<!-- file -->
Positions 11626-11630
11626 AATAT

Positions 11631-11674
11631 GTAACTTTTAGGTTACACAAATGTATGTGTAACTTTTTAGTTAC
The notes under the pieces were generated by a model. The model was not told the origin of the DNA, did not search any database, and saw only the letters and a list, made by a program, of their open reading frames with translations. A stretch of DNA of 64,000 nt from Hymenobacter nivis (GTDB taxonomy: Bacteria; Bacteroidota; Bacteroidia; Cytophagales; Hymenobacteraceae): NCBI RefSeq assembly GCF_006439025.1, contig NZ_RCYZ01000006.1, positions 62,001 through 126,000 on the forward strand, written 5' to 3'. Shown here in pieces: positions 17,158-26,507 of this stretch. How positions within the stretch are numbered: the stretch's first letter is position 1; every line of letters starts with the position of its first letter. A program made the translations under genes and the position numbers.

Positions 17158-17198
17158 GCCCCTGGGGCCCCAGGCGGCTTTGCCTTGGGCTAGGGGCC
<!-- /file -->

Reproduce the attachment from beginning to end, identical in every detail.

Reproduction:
Positions 11626-11630
11626 AATAT

Positions 11631-11674
11631 GTAACTTTTAGGTTACACAAATGTATGTGTAACTTTTTAGTTAC
The notes under the pieces were generated by a model. The model was not told the origin of the DNA, did not search any database, and saw only the letters and a list, made by a program, of their open reading frames with translations. A stretch of DNA of 64,000 nt from Hymenobacter nivis (GTDB taxonomy: Bacteria; Bacteroidota; Bacteroidia; Cytophagales; Hymenobacteraceae): NCBI RefSeq assembly GCF_006439025.1, contig NZ_RCYZ01000006.1, positions 62,001 through 126,000 on the forward strand, written 5' to 3'. Shown here in pieces: positions 17,158-26,507 of this stretch. How positions within the stretch are numbered: the stretch's first letter is position 1; every line of letters starts with the position of its first letter. A program made the translations under genes and the position numbers.

Positions 17158-17198
17158 GCCCCTGGGGCCCCAGGCGGCTTTGCCTTGGGCTAGGGGCC